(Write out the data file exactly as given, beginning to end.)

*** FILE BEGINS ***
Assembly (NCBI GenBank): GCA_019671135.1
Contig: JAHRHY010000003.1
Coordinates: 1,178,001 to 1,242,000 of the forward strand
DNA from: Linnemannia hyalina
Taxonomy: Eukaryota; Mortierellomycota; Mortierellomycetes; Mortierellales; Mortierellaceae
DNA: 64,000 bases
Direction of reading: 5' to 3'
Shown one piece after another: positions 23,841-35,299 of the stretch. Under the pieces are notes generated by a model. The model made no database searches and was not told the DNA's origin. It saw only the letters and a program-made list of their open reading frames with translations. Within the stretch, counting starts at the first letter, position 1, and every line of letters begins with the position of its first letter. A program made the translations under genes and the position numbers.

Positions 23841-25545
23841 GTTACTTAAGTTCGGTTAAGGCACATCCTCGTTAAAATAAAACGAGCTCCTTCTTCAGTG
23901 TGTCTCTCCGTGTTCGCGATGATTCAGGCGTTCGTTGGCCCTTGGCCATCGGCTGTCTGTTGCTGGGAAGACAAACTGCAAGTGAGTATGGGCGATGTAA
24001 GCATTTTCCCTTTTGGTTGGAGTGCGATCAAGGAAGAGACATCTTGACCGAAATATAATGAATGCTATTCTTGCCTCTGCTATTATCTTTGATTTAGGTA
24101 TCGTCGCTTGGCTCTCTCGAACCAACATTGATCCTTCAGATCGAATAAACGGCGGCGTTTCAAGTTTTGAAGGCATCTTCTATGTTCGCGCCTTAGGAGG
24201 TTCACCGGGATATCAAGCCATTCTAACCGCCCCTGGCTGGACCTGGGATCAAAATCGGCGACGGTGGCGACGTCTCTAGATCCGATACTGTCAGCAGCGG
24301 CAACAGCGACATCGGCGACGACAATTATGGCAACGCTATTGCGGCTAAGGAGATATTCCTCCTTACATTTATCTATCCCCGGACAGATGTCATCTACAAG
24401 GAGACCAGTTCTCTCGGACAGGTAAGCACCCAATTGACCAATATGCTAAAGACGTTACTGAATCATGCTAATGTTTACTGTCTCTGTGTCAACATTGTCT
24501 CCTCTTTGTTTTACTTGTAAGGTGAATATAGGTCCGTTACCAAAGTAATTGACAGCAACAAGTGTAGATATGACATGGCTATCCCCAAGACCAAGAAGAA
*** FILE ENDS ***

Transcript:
Assembly (NCBI GenBank): GCA_019671135.1
Contig: JAHRHY010000003.1
Coordinates: 1,178,001 to 1,242,000 of the forward strand
DNA from: Linnemannia hyalina
Taxonomy: Eukaryota; Mortierellomycota; Mortierellomycetes; Mortierellales; Mortierellaceae
DNA: 64,000 bases
Direction of reading: 5' to 3'
Shown one piece after another: positions 23,841-35,299 of the stretch. Under the pieces are notes generated by a model. The model made no database searches and was not told the DNA's origin. It saw only the letters and a program-made list of their open reading frames with translations. Within the stretch, counting starts at the first letter, position 1, and every line of letters begins with the position of its first letter. A program made the translations under genes and the position numbers.

Positions 23841-25545
23841 GTTACTTAAGTTCGGTTAAGGCACATCCTCGTTAAAATAAAACGAGCTCCTTCTTCAGTG
23901 TGTCTCTCCGTGTTCGCGATGATTCAGGCGTTCGTTGGCCCTTGGCCATCGGCTGTCTGTTGCTGGGAAGACAAACTGCAAGTGAGTATGGGCGATGTAA
24001 GCATTTTCCCTTTTGGTTGGAGTGCGATCAAGGAAGAGACATCTTGACCGAAATATAATGAATGCTATTCTTGCCTCTGCTATTATCTTTGATTTAGGTA
24101 TCGTCGCTTGGCTCTCTCGAACCAACATTGATCCTTCAGATCGAATAAACGGCGGCGTTTCAAGTTTTGAAGGCATCTTCTATGTTCGCGCCTTAGGAGG
24201 TTCACCGGGATATCAAGCCATTCTAACCGCCCCTGGCTGGACCTGGGATCAAAATCGGCGACGGTGGCGACGTCTCTAGATCCGATACTGTCAGCAGCGG
24301 CAACAGCGACATCGGCGACGACAATTATGGCAACGCTATTGCGGCTAAGGAGATATTCCTCCTTACATTTATCTATCCCCGGACAGATGTCATCTACAAG
24401 GAGACCAGTTCTCTCGGACAGGTAAGCACCCAATTGACCAATATGCTAAAGACGTTACTGAATCATGCTAATGTTTACTGTCTCTGTGTCAACATTGTCT
24501 CCTCTTTGTTTTACTTGTAAGGTGAATATAGGTCCGTTACCAAAGTAATTGACAGCAACAAGTGTAGATATGACATGGCTATCCCCAAGACCAAGAAGAA